(for veterinary information only)
A joint consists of articulating bones, a fibrous capsule enclosing the joint, and slippery lubricating joint fluid to facilitate the gliding of the two bones across each other when the joint is flexed.
The bones are capped by cushions of cartilage to facilitate frictionless gliding. Cartilage consists of what is called “matrix” (which makes up 95% of cartilage, the other 5% being “chondrocytes,” the cells that secrete the matrix). Cartilage matrix consists of collagen (the tough structural fibers that most people have heard of) and proteoglycans (the water absorbant molecules most people have not heard of). A proteoglycan’s function is to soak up water thus creating a cushion, sort of like a water bed, to absorb the pressure exerted on the joint as it works. A proteoglycan molecule looks something like a bottlebrush: it has a long “handle” (the “proteo” part) and long bristles called glycosaminoglycans (or GAG’s) which soak up the water.
Over years, either through injury or poor conformation, cartilage wears down or is damaged and arthritis results. The body must then make more matrix and will require the raw materials to do so. Polysulfated GAG’s may be injected into the body where they will be distributed to any joints currently effecting cartilage repair.
It turns out, however, that polysulfated GAG’s represent more than just building materials. They have anti-inflammatory properties of their own which helps slow down the actual damage to the cartilage. They also promote enzyme systems that facilitate other aspects of joint repair beyond simply making more matrix. They help the joint create more lubricating fluid as well.
The active ingredient in Adequan® is polysulfated GAG (mostly chondroitin sulfate) extracted from cow tissue (the trachea, to be exact).
In treating arthritis, injections are given twice a week for 4 weeks for a maximum of eight injections. Injections are given intramuscularly. Dogs, cats, and horses are the usual patients.
There is another more controversial use for this medication and that is in the treatment of Feline Lower Urinary Tract Disease. One of the theories of this very complicated syndrome is that the GAG’s which line the urinary bladder and help protect the bladder tissue from the irritating urine it holds become depleted. By giving a GAG injection, they may be restored thus helping to resolve the urinary discomfort associated with this syndrome. We know that in humans with interstitial cystitis, pentosan polysulfate sodium, a synthetic GAG analog, 38% of affected people showed a greater than 50% improvement in urinary symptoms (while only 18% receiving placebo showed similar improvement). Feline Lower Urinary Tract Disease has been described as one of the great mysteries of veterinary medicine. No single treatment has emerged as “best” and until one does, this theory seems as good as any. GAG injections are thus often used in therapy for this condition.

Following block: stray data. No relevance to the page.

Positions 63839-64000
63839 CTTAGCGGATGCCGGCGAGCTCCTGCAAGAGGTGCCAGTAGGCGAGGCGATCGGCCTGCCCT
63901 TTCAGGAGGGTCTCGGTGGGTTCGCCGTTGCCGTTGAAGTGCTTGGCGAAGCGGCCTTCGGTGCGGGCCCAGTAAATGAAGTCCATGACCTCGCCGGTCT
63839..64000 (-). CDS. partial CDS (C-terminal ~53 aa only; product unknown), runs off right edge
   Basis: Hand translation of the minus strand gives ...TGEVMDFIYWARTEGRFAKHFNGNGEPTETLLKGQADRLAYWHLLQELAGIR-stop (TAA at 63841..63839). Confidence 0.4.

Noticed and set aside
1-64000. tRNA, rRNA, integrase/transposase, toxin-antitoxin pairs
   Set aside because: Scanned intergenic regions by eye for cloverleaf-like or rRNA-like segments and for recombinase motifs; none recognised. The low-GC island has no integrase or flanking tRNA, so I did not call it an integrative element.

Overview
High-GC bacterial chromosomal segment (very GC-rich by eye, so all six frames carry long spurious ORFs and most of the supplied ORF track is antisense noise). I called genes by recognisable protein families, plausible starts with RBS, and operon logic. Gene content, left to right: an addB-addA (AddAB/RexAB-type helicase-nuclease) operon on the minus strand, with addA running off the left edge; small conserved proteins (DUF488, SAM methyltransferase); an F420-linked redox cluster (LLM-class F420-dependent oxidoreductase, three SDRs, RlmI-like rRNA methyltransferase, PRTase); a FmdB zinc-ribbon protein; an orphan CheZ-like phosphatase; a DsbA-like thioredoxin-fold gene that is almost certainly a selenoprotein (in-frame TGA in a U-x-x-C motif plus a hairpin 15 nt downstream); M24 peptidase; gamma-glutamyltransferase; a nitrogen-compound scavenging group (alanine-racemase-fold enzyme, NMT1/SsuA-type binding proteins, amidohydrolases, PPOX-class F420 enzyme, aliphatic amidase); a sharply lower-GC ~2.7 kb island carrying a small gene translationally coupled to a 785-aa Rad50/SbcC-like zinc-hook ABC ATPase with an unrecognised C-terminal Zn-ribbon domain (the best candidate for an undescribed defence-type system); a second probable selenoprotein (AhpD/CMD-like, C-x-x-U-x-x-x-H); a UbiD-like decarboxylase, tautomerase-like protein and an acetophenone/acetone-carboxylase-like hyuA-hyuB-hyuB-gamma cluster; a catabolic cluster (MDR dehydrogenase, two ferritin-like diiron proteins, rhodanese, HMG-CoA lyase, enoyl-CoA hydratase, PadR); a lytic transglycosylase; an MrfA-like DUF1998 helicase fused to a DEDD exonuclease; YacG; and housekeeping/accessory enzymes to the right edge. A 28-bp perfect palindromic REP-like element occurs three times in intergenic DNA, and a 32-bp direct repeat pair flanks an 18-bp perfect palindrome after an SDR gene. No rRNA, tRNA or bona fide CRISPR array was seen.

In a study of 24 dogs receiving injections, one developed a painful injection site, one developed diarrhea, and one developed a tendency toward increased bleeding. All side effects were classified as mild and none required treatment.
None known, in fact, it seems to make an excellent combination with other arthritis treatments for pets.
This medication has not been studied in pregnant or lactating animals.
Because polysulfated GAG’s are similar in structure to the anticoagulant, heparin,
they should not be used in patients with known bleeding disorders.
In studies where 25 times the recommended dose was used,
bleeding tendencies of serious consequence did occur.
When doses of approximately 7x the recommended dose were used, normal dogs developed enlarged kidneys. Because of this, caution is recommended when using this product in patients with kidney disease.
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Page last updated: 9/16/10